Natural and anthropogenic drivers of calcium depletion in a northern forest during the last millennium

TitleNatural and anthropogenic drivers of calcium depletion in a northern forest during the last millennium
Publication TypeJournal Article
Year of Publication2016
AuthorsLeys, BA, Likens, GE, Johnson, CE, Craine, JM, Lacroix, B, McLauchlan, KK
JournalProceedings of the National Academy of Sciences
Volume113
Issue25
Pagination6934 - 6938
Date Published2016/06/21/
ISBN Number0027-8424, 1091-6490
KeywordsAcidification, Calcium, hardwood forest, natural depletion, Nutrients
Abstract

The pace and degree of nutrient limitation are among the most critical uncertainties in predicting terrestrial ecosystem responses to global change. In the northeastern United States, forest growth has recently declined along with decreased soil calcium (Ca) availability, suggesting that acid rain has depleted soil Ca to the point where it may be a limiting nutrient. However, it is unknown whether the past 60 y of changes in Ca availability are strictly anthropogenic or partly a natural consequence of long-term ecosystem development. Here, we report a high-resolution millennial-scale record of Ca and 16 other elements from the sediments of Mirror Lake, a 15-ha lake in the White Mountains of New Hampshire surrounded by northern hardwood forest. We found that sedimentary Ca concentrations had been declining steadily for 900 y before regional Euro-American settlement. This Ca decline was not a result of serial episodic disturbances but instead the gradual weathering of soils and soil Ca availability. As Ca availability was declining, nitrogen availability concurrently was increasing. These data indicate that nutrient availability on base-poor, parent materials is sensitive to acidifying processes on millennial timescales. Forest harvesting and acid rain in the postsettlement period mobilized significant amounts of Ca from watershed soils, but these effects were exacerbated by the long-term pattern. Shifting nutrient limitation can potentially occur within 10,000 y of ecosystem development, which alters our assessments of the speed and trajectory of nutrient limitation in forests, and could require reformulation of global models of forest productivity.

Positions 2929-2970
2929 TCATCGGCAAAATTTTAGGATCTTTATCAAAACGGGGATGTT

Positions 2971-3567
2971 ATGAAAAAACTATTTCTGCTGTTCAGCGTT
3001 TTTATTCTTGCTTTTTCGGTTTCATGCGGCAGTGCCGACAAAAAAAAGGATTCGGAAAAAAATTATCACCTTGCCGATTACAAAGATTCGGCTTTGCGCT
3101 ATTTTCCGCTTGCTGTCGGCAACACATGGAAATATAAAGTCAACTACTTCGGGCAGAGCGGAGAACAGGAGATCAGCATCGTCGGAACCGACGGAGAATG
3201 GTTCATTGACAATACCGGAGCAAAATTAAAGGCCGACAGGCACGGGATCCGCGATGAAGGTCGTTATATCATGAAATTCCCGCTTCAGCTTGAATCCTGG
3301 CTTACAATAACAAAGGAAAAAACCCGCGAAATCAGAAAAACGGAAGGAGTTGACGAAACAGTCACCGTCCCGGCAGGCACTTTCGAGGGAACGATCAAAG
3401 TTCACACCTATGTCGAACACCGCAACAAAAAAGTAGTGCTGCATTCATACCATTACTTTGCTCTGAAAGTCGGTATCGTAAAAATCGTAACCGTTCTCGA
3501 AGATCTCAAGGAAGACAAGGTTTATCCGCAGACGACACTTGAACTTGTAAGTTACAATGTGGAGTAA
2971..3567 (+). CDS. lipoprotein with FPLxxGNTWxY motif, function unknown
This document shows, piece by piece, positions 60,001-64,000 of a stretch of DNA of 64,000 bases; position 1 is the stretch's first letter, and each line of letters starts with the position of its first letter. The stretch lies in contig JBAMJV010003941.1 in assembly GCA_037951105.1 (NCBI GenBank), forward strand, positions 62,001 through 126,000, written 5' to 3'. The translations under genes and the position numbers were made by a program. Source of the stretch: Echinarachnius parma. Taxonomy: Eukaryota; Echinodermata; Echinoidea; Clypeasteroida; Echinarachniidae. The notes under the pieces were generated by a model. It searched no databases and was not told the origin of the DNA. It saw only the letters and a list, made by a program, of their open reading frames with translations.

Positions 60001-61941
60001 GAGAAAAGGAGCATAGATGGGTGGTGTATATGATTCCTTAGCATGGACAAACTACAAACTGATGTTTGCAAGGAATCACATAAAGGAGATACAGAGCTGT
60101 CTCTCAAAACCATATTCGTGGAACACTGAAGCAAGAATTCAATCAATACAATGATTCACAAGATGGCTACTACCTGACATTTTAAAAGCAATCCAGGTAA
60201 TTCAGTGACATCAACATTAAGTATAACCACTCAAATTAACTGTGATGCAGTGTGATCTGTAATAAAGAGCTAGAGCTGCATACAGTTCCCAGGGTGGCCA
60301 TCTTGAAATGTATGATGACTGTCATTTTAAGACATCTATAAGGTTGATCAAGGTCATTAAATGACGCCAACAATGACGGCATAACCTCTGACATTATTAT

URLhttp://www.pnas.org/content/113/25/6934
Short TitlePNAS